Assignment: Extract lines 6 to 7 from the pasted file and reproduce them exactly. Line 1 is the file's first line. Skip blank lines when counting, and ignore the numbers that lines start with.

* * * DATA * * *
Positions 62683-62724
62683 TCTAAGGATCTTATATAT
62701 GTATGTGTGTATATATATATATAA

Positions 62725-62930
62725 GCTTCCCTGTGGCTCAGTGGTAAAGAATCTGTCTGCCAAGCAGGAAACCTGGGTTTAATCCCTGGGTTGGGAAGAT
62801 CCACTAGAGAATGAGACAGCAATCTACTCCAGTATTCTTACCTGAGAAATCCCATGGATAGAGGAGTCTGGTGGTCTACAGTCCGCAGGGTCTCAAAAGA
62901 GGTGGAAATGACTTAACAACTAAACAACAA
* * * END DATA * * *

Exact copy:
62801 CCACTAGAGAATGAGACAGCAATCTACTCCAGTATTCTTACCTGAGAAATCCCATGGATAGAGGAGTCTGGTGGTCTACAGTCCGCAGGGTCTCAAAAGA
62901 GGTGGAAATGACTTAACAACTAAACAACAA